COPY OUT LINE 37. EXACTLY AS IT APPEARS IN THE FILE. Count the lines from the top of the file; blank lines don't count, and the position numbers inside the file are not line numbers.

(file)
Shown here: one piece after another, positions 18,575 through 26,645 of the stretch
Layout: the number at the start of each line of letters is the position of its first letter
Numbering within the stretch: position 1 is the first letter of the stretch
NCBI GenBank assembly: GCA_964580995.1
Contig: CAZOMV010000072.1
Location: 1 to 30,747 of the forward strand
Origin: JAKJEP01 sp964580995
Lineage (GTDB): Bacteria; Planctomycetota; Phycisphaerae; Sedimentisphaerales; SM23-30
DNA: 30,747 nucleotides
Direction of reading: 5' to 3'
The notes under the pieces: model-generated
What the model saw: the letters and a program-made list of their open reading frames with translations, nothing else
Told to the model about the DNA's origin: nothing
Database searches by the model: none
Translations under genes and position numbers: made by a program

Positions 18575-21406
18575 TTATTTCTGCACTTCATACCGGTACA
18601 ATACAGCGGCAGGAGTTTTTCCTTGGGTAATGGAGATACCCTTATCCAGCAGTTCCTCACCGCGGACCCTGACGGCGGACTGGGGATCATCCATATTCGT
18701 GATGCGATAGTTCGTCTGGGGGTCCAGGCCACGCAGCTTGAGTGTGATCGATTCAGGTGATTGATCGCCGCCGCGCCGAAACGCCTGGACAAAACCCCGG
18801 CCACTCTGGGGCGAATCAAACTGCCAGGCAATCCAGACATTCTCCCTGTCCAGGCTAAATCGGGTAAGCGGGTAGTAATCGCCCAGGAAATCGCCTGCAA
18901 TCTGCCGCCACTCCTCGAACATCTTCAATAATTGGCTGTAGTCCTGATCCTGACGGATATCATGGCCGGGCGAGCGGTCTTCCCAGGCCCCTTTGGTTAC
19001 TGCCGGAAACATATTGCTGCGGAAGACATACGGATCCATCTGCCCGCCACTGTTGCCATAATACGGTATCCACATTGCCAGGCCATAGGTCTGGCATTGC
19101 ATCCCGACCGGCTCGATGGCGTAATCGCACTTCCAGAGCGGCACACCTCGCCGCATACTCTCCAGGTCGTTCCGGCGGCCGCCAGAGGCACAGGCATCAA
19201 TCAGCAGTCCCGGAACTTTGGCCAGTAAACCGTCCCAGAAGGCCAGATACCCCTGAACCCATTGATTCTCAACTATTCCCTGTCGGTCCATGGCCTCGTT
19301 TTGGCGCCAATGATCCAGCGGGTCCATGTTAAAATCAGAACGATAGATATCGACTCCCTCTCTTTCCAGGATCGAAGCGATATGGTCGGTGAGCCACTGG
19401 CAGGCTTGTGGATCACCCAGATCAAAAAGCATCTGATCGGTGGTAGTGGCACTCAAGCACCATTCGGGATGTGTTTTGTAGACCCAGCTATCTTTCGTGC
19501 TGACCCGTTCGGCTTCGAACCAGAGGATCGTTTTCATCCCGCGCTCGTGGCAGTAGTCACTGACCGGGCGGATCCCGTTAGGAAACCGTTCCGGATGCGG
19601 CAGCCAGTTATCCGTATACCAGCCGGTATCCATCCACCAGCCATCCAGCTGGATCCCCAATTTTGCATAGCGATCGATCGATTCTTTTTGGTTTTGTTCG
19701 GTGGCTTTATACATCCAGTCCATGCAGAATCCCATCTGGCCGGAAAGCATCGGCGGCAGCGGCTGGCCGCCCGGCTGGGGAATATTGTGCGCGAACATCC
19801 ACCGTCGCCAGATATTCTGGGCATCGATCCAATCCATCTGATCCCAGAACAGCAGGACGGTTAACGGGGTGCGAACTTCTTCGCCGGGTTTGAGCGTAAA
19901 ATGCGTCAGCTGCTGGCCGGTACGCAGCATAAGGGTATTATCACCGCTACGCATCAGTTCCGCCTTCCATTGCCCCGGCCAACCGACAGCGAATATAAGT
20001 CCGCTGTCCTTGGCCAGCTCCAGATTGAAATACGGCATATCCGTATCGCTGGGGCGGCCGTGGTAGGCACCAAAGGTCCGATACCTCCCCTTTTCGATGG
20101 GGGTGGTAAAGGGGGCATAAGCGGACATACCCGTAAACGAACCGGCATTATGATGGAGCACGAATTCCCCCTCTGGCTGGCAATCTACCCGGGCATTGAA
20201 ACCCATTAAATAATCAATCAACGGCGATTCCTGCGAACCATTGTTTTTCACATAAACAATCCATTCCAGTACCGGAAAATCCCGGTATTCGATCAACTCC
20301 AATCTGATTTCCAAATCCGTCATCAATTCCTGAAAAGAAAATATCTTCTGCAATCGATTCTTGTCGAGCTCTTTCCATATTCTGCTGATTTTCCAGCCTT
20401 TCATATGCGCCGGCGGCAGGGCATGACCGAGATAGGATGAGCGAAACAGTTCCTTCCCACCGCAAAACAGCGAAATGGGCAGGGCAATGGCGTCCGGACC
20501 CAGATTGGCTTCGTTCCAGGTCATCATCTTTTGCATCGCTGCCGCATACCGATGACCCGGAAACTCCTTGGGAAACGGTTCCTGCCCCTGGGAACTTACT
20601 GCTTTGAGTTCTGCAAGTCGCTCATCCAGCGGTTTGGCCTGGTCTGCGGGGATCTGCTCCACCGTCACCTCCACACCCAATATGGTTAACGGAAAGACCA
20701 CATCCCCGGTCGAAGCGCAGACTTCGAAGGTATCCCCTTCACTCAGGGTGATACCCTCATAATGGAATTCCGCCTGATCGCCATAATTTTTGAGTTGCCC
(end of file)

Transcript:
20501 CAGATTGGCTTCGTTCCAGGTCATCATCTTTTGCATCGCTGCCGCATACCGATGACCCGGAAACTCCTTGGGAAACGGTTCCTGCCCCTGGGAACTTACT